Last Sunday, I attended a local production of The Vagina Monologues. I read the monologues back in college and have had a copy on my bookshelf for more than a decade. Still, I wasn't prepared for how it would make me feel.
It had already been an emotional week. I'd finished off my manuscript and sent it out to the prospective agent and editor. Alice's story is now out of my hands and at the whim of strangers which is an unexpectedly terrifying feeling. So when we settled into the second row in the tiny theater I was already emotionally raw.
Which is perhaps why I wept from beginning to end.
I cried so hard that after the show one of the women in the cast came out to hug me which made me cry all over again. I couldn't explain to her, to my mother-in-law or my sister. I couldn't even explain it to myself until later that night.
I wept with joy at the sight of girls and young women in the theater and on stage, shameless, laughing, defending and supporting one another. I cried for the generations of women, in my family and others, who did not, could not imagine such things. I sobbed for my child and those women like her whose bodies betray them, who must fight so very hard for so very long to find some sense of peace.
And because I see the world through the lens of my daughter's life, because I've spent the last two years writing her story, connecting with other trans women and girls, I wept for the silence in the space where another monologue should have been. I envisioned it later that night, heard it in the voice of my friend Ari and knew instinctively that its title should be “My Shiny New Vagina”.
Eight years ago, Ari came into my office and announced, “I'm having a vagina party this weekend.” She'd been out for two weeks on medical leave but, looked no worse for wear, a slender 5'9” with Linda Hamilton biceps and little plum breasts. Her clothes had more weight than her bones: combat boots, vintage Ramones tee, a bulky leather jacket and dangerous shoes.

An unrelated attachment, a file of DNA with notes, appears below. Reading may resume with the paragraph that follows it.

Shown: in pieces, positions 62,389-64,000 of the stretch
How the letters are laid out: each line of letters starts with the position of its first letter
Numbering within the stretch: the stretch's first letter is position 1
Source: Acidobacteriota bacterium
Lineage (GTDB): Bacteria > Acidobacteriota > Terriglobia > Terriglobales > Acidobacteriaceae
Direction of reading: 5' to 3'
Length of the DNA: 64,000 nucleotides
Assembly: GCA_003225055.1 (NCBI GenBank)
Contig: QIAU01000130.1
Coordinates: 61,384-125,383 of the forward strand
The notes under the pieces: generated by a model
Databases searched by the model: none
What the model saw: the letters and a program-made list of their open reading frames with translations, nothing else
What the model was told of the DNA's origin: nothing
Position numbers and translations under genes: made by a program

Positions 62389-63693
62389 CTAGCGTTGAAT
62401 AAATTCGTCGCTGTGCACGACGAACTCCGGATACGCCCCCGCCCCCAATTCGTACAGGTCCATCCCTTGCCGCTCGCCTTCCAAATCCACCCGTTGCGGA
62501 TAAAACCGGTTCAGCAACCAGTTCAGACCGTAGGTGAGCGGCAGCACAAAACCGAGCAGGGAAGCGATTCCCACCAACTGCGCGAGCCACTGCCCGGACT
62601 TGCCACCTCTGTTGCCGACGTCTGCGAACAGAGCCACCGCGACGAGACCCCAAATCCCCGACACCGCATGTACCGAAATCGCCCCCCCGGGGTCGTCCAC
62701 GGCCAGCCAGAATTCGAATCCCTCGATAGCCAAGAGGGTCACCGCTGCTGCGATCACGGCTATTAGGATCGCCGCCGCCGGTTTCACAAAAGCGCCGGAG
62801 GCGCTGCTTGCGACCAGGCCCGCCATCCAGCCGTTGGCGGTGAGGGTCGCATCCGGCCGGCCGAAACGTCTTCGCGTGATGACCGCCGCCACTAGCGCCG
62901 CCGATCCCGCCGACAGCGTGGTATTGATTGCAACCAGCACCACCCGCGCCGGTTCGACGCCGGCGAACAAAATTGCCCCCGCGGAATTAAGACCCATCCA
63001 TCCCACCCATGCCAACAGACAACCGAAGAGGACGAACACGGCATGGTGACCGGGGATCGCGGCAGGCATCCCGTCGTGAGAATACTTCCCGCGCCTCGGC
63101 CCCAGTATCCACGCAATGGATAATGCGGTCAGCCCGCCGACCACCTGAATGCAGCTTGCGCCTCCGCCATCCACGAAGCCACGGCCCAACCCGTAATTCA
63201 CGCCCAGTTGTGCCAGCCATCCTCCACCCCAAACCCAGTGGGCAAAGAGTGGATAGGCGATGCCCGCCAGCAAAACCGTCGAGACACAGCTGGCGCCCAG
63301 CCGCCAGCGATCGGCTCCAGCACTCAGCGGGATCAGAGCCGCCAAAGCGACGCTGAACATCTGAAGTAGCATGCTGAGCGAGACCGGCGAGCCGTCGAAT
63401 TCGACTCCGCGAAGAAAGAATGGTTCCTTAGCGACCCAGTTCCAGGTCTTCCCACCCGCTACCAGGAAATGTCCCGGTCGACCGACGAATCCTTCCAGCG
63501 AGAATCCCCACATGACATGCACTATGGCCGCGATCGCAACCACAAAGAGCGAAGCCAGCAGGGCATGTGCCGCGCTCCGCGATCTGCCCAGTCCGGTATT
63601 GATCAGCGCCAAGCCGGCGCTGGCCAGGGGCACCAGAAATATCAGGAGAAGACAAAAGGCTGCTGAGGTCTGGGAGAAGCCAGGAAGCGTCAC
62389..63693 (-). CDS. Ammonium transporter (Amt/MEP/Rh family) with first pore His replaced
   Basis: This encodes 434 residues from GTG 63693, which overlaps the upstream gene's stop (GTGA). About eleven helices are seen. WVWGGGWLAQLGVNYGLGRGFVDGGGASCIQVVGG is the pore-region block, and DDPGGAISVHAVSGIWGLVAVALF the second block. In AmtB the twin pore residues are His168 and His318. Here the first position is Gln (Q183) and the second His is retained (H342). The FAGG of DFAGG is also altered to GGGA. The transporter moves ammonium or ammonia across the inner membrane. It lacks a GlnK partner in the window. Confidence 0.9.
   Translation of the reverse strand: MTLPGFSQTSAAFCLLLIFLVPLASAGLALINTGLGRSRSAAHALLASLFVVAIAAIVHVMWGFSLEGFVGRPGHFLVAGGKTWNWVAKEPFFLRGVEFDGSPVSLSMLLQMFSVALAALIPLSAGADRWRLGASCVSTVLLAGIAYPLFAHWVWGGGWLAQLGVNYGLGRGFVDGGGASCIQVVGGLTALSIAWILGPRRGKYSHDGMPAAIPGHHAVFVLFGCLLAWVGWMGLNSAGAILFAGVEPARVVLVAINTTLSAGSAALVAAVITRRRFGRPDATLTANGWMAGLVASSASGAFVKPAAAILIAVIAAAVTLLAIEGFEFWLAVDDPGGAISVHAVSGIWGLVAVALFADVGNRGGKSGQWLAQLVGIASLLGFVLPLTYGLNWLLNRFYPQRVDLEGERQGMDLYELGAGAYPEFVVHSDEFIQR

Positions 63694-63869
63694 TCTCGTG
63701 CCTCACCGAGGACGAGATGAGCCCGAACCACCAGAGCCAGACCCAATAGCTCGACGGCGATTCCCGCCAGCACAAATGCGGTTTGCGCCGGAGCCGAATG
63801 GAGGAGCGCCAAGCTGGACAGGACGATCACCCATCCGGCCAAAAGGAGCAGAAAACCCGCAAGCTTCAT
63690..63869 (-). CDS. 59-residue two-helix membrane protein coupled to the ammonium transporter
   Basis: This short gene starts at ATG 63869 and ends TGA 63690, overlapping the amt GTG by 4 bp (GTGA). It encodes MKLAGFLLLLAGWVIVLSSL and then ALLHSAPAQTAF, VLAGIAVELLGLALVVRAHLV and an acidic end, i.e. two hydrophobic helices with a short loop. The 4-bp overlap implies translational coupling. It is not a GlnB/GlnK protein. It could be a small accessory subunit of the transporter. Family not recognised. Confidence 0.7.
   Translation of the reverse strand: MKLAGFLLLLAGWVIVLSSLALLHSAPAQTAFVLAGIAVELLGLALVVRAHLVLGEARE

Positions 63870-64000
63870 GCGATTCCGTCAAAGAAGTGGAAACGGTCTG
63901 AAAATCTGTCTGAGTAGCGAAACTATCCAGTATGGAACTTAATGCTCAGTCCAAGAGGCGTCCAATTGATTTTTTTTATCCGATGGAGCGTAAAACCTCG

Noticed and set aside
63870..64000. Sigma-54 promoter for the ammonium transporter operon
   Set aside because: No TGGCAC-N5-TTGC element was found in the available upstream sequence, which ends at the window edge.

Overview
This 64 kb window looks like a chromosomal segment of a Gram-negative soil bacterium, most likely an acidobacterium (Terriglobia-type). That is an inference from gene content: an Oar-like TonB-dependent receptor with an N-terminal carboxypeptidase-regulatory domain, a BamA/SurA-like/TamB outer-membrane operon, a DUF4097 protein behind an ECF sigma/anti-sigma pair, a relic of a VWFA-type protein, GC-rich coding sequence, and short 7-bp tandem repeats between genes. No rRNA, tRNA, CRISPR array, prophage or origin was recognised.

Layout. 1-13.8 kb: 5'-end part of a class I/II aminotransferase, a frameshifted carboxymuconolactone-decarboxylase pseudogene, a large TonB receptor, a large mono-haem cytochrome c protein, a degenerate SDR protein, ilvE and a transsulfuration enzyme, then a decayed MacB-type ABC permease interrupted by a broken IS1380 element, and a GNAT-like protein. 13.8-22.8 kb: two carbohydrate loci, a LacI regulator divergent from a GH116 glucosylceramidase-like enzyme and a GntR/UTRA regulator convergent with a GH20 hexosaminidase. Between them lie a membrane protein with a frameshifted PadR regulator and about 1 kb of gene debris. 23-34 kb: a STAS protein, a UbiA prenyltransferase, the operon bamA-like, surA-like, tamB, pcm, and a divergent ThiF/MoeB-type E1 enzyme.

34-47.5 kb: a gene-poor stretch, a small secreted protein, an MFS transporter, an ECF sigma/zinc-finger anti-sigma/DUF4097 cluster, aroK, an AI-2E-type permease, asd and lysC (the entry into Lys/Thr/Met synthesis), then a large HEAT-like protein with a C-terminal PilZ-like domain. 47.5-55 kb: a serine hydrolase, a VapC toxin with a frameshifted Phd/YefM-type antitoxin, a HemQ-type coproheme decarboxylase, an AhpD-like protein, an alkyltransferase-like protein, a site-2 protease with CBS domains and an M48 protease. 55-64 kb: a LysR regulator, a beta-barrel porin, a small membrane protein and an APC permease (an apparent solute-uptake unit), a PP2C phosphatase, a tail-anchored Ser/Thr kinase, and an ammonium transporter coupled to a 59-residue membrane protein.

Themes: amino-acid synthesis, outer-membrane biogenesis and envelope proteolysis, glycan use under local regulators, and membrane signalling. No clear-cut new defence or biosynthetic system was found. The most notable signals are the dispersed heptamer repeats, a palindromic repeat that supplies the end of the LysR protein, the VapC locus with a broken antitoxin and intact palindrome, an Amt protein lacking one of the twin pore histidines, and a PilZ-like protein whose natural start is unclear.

“Jesús is making a vagina cake, vanilla and strawberry,” she said, dropping into the chair across from my desk and slowly crossing and then re-crossing her legs. Ari was so smitten with her vagina in those first couple of weeks that she carried Polaroids in her purse, offering a peak to any friend who showed the slightest curiosity.
“What’s the fun in having a shiny new vagina if you can’t show it off?” she asked, studying me in that peculiar way she has, making me feel instantly insecure. I didn't end up going to the party, in part because I couldn't find the right gift, but mostly because I felt like the dumpy older sister with her dowdy old vagina.
In 2007, Ari slipped off into the straight world without looking back. I don't think her reticence to talk about her transition comes from shame or embarrassment, so much as she sees it as part of her past and prefers to live in the now, looking forward. Still, I'm tempted to call her up and ask if she wants to write a piece for me.
As it turns out, later versions of The Vagina Monologues (though not the one I saw) have included pieces from trans women and there have been entire productions performed by trans women and a documentary film “Beautiful Daughters” which captured the first all-trans reading of the monologues. So if my friend Ari doesn't want to write or perform “My Shiny New Vagina” that'll be ok.
If Ari wants to distance herself from the kind of ignorance and cruelty that pervades our culture, who could blame her? She's earned the right to disappear. At the same time, it's outspoken trans people, allies and activists who are changing hearts and minds, making the world little by little a safer place for their transgender brothers and sisters.
I can't help but wonder which path my daughter Alice would have taken. Would she have slip quietly into the straight world like Ari or used that big mouth of hers to fight for the rights of girls like her? Of course you know which one I hoped for but I wouldn't have begrudged her the other.
[cross-posted at Laurustina.com]